Windfall taxes on energy companies

Should the government impose windfall taxes in the energy companies?

The Business Secretary, John Hutton, will not answer the question save as to say that the government is looking at all the options. That is a hint that the windfall tax may be a possibility. The idea that is being strung up the flagpole to see if anyone will salute it, is that the energy companies – the electricity and gas suppliers and the oil companies should be relieved of some of their record profits by the taxman, who would, Robin Hood like, pay them over to people who cannot afford soaring energy bills.

At first sight it seems like an attractive solution, provided that you or your pension fund does not own shares in any of the energy companies that might be targeted. If the energy companies had made windfall profits then what harm will do to take away the windfall?

Certainly the energy companies have profited from a very active and rising energy market. However, you must remember that a windfall crop of profits does not bring unexpected profits. Like fruit blown from apple trees all a windfall does is bring down some of the fruit a little earlier; the size of the crop remains unchanged and there are no more fruit trees to be had.

And so it is with the energy companies’ windfall. In the case of oil companies, like Shell and BP, they are able to charge more on stocks of oil that they have because the oil price has gone up. The amount of oil they have remains the same but people are prepared to pay for oil because the markets have suddenly cottoned on (as markets do) to the fact that there is a finite supply to service a hugely growing demand.

In the case of the poor energy suppliers they have in some cases apparently been losing money on domestic sales but with swingeing price increases announced and more on the way they are set to make higher profits from their near monopoly position in the UK market. Taxing them hard and giving the money away may sound attractive but it is a bit like giving a handkerchief to someone who is very sick. The handkerchief is very useful, and in some cases essential, but it will not cure the disease.

Some have pointed out that the government gave the energy supply companies some six million pounds worth of carbon credits this year. To me that event is one of life’s great mysteries. The idea was, I suppose, to bed the energy companies into the carbon credit regulations slowly, so they can get used to it. Why this was thought to be necessary I do not know. The citizens of this country were not given time to get used to other governmental devices. We did not have, for example, free home information packs for the first year to enable us all to get used to them.

So if we take away the gift of the free carbon credits which the energy companies are now busy selling (good business that – the government gives you something for nothing and you can turn round and sell it for hundreds of millions straight away) we are not taxing windfall, but correcting an error.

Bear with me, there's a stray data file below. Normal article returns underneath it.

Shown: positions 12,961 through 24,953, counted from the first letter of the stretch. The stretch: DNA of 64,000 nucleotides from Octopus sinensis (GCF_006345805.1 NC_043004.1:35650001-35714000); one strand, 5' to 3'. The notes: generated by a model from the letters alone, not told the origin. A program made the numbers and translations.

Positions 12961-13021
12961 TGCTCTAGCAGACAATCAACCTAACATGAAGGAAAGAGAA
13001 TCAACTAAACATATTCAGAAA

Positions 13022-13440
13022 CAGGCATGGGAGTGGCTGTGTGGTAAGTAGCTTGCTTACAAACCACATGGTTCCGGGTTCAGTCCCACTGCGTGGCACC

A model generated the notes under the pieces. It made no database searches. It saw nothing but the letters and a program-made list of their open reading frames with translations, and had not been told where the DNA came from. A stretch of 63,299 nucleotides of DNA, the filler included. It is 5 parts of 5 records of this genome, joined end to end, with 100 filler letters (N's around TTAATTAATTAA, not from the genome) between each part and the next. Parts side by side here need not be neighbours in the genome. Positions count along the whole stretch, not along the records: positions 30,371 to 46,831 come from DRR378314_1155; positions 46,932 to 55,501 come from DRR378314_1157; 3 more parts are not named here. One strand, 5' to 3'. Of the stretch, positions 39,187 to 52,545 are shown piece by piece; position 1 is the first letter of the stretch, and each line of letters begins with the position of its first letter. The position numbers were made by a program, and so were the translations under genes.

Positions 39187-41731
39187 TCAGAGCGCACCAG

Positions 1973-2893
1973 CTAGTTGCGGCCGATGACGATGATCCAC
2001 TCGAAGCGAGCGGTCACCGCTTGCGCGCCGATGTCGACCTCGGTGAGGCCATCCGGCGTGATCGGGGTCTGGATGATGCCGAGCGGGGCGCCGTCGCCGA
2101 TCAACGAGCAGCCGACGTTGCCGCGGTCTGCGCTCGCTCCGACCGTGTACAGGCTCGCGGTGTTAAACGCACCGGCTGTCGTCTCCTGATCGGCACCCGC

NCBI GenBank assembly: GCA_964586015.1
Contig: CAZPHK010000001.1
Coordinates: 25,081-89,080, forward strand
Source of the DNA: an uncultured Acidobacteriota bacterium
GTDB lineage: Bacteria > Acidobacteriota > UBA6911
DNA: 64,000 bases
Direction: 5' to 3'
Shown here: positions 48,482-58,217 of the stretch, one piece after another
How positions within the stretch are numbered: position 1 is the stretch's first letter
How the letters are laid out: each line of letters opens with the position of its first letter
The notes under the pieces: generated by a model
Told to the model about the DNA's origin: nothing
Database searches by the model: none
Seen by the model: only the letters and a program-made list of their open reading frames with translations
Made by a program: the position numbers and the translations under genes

So I agree with the oil companies and the Confederation of British Industry that a windfall tax is not the answer. It will at most be a temporary diversion because you cannot impose a windfall tax every time the oil, gas and coal prices rise.

Energy is of central critical importance. It provides both benefits and terrible problems. Because it is central to every economic activity and because it is critical it strikes me that energy should not, in today’s conditions, be in the hands of private companies at all, but it should be state controlled, rather like the Northern Rock is state controlled, for the benefit of everyone.

I know that Governments are notoriously bad at running things; most of the times they cannot even run their own affairs- look at the way in which Members of Parliament’s expenses are administered. But governments would not dream of having the most important things run by private enterprise? They run the police, the fire service, the National Health Service, and the armed services; running energy companies should much easier than running any of these. They are relatively simple businesses, like all utilities.

Nationalisation (the dreaded word) will enable the government to set some basic tariffs. It will enable them to plan for future energy supplies instead of fondly relying on the market. It will enable us to reduce some carbon emissions, genuinely, rather than in our imagination. Let us therefore not bother with windfall taxes, but take back the energy companies into state ownership.

2 Responses

  1. One very important aspect of taxes you did not mention is discussed in my first blog at gradyscommonsense@blogspot..com

    That being that Corporations, including oil companies, in finality, do not pay taxes they collect them for the government. Oil companies are not going to lose one cent of profit when they are taxed. They simply raise their prices to cover their taxes and pass the tax on to those purchasing their product.

    IT IS TIME THE WORD GETS OUT AND PEOPLE UNDERSTAND THIS. Please read my blog and help get the facts out. Thanks, Grady

  2. You are certainly right when it comes to VAT and excise duty; corporations are simply collectors of the taxes that end consumers pay. Oil companies are multinationals and pay taxes in various countries and try to arrange their affairs so as to pay the least tax, They do soemtimes pay corporation tax, which is not offset against the dividends that they distribute.
    That is the technical position; I suspect the actual non technical position may well be as you describe it.
    Robert

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